Safeguarding Data Privacy in Distributed Learning: Mitigating Risks and Harnessing Homomorphic Encryption
by Martin Zuber, Cryptography Researcher, CEA
Distributed Learning: In the context of machine learning, distributed learning, also known as federated learning or collaborative learning, plays a crucial role in advancing the capabilities of artificial intelligence. By leveraging the collective power of multiple machine learning models across distributed devices or workers, it offers several important benefits. It addresses privacy concerns by allowing training on decentralized data which is kept private. It promotes scalability and efficiency by having the computational burden shared. It enhances robustness and generalization by diversifying the training datasets.
All of these benefits can be gained in the Health domain use-case of ENCRYPT, where multiple hospitals want to collaborate to train a machine learning model on their combined dataset without compromising patient privacy. These are the steps (as illustrated in the figure):
1. Data Preparation: Each hospital prepares its local dataset by anonymizing and removing any personally identifiable information (PII) to protect patient privacy. The data should be in a standardized format suitable for model training.
2. Local Model Training: Each hospital independently trains a local machine learning model using its own dataset. This training can be performed using various algorithms and techniques depending on the specific task or problem being addressed.
3. Model Updates: Periodically, each hospital sends updates of its locally trained model to the aggregator. These updates typically consist of model parameters, such as weights and biases, rather than the raw data itself. This helps preserve data privacy, as sensitive patient information remains on the hospital’s premises.
4. Aggregation: The aggregator receives the model updates from each hospital and combines them to create a global model. Various techniques can be used for aggregation, such as federated averaging, where the aggregator calculates the average of the model parameters received from different hospitals.
5. Model Distribution: The updated global model is then distributed back to the participating hospitals. Each hospital receives the updated model, which now incorporates knowledge from the collective training performed across all hospitals.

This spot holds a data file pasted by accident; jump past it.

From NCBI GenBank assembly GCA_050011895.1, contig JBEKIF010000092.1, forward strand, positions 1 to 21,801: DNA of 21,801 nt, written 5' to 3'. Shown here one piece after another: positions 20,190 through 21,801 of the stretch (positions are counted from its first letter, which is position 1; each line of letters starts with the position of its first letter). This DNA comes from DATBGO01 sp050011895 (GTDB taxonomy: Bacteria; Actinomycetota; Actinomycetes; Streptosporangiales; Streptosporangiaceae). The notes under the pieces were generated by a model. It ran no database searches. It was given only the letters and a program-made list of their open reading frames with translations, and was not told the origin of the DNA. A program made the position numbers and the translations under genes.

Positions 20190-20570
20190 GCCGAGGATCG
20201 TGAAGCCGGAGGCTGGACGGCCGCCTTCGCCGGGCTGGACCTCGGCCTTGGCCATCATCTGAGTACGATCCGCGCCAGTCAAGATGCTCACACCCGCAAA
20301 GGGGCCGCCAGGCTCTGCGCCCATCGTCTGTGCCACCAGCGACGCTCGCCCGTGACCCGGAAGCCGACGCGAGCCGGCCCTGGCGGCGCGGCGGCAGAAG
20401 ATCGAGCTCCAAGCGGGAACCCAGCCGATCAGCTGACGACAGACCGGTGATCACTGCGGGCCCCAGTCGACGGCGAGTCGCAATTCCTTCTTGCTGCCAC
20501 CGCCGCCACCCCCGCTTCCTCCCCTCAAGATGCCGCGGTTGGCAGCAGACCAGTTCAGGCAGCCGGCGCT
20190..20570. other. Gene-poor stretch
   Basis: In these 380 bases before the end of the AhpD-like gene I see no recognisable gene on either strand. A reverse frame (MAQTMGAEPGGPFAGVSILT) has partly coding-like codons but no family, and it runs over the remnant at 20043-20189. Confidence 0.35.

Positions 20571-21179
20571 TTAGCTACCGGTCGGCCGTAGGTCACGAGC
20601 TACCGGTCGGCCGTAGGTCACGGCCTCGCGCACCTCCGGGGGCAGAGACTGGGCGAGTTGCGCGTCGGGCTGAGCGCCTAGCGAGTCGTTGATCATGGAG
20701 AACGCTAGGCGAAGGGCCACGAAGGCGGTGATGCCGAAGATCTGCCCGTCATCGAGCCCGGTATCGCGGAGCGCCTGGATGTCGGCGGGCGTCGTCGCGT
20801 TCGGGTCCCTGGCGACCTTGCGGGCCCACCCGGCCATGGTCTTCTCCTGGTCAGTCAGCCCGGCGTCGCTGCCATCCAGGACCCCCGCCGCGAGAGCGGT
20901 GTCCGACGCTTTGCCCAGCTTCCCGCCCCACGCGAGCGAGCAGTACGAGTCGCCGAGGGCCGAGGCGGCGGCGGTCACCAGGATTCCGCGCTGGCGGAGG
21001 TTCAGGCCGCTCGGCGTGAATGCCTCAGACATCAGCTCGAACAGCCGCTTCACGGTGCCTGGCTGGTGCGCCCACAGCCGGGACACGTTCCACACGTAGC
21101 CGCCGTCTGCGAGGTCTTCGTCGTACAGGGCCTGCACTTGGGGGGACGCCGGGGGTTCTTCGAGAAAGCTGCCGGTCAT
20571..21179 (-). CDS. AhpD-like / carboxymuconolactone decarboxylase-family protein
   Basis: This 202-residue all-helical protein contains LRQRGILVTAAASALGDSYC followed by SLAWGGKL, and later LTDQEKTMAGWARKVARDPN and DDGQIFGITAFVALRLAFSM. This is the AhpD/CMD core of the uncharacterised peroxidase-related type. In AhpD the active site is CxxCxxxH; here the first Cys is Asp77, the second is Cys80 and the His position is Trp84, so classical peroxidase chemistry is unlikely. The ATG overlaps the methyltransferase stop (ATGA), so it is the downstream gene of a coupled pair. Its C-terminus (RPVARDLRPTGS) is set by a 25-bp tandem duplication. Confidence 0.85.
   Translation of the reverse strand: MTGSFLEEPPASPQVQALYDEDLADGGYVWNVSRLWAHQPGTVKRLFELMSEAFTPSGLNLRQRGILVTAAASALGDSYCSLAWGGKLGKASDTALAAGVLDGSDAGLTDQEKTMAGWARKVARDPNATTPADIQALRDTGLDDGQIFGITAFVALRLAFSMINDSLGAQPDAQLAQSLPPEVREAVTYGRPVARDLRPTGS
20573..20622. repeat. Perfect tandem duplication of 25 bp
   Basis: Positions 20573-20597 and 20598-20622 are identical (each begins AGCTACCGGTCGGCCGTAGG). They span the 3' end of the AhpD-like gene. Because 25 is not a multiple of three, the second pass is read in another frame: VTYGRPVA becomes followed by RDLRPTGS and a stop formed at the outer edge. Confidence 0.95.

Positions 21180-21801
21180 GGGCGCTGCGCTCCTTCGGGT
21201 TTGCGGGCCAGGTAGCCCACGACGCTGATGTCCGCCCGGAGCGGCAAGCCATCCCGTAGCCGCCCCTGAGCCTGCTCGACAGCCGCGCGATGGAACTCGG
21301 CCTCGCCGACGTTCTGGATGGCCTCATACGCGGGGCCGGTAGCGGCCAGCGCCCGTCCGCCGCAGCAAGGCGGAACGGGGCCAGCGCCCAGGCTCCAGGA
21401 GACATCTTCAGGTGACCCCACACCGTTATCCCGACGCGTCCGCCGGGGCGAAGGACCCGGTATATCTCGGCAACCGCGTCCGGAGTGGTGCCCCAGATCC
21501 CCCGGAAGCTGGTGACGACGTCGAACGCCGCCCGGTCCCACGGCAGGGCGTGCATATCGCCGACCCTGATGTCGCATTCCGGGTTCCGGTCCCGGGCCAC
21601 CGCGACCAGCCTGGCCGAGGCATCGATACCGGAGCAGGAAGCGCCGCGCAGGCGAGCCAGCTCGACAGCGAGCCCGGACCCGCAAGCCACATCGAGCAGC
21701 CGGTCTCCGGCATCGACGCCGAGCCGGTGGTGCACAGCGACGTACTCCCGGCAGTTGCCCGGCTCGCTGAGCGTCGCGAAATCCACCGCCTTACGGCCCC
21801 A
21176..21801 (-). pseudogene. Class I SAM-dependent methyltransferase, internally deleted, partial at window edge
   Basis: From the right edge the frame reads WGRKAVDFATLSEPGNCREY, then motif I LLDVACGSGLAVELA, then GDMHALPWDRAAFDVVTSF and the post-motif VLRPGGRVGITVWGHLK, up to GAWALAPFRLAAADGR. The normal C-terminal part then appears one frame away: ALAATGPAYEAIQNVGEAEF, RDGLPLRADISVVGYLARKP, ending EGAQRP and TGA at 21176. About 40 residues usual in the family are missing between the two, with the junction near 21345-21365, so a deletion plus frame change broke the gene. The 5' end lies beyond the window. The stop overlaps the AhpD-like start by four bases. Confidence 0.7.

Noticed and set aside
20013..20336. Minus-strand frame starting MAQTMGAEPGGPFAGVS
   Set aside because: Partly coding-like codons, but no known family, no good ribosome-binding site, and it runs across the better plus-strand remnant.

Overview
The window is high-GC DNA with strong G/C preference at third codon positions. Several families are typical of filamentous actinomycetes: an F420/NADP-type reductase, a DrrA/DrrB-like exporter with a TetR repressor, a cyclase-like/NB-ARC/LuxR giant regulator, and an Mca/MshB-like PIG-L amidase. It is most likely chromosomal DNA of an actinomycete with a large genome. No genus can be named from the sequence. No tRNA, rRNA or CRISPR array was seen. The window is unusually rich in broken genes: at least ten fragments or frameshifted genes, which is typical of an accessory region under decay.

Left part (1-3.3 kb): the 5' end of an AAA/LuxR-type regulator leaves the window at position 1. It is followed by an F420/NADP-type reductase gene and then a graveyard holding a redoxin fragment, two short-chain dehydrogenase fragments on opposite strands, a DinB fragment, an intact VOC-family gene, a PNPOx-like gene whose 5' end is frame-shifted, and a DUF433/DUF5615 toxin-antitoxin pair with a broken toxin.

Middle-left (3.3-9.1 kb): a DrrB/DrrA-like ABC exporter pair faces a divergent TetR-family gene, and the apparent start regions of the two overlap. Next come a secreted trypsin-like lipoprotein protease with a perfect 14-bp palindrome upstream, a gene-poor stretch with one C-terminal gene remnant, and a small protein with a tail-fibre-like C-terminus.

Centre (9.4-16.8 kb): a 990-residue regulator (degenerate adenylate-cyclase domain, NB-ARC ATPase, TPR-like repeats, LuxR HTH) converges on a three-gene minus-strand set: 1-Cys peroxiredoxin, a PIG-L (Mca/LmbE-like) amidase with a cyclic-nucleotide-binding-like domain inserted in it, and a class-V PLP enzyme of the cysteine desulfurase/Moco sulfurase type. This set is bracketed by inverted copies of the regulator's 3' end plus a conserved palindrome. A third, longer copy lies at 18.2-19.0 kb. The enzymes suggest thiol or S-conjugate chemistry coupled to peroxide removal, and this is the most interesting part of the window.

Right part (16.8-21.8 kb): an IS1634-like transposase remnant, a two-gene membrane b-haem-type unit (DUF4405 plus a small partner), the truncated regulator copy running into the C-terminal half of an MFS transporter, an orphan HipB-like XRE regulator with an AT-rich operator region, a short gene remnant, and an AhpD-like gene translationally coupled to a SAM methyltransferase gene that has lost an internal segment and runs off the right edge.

6. Local Model Improvement: Upon receiving the updated global model, each hospital incorporates the new knowledge by further fine-tuning or retraining its local model using its own data. This process helps refine the model’s performance and adapt it to the specific characteristics of each hospital’s dataset.
7. Iterative Process: Steps 3 to 6 are repeated iteratively, allowing hospitals to continually refine and improve their local models by leveraging the collective knowledge of the distributed learning process. The aggregator serves as a central coordinating entity, facilitating the exchange of model updates and promoting collaboration among the participating hospitals.
By following this distributed learning approach, hospitals can collectively build a robust and generalized machine learning model while maintaining data privacy and security.
Risk of an Honest-But-Curious Aggregation Server: While distributed learning with an aggregator offers benefits, it’s important to consider the risks associated with an honest-but-curious aggregator. In this scenario, the aggregator may not intend to misuse or leak the data, but it may still have the ability to access and infer sensitive information from the model updates sent by the hospitals. Depending on the structure and content of the model updates, the aggregator might gain insights into certain patterns, trends, or characteristics of the hospital’s data, potentially breaching patient privacy or revealing sensitive information.
The Role of Homomorphic Encryption: To address the privacy concerns and mitigate the risks associated with an honest-but-curious aggregator, homomorphic encryption techniques can be employed. Homomorphic encryption allows computation to be performed directly on encrypted data without requiring decryption, thus preserving data privacy. By using homomorphic encryption, hospitals can encrypt their model updates before sending them to the aggregator. The aggregator can then perform the necessary computations on the encrypted updates to aggregate the models without having access to the underlying raw data. This approach ensures that the aggregator only receives encrypted information, making it computationally infeasible for the aggregator to decrypt and retrieve sensitive patient data. Homomorphic encryption provides a secure solution for distributed learning, allowing hospitals to collaborate and build models while maintaining data privacy and confidentiality.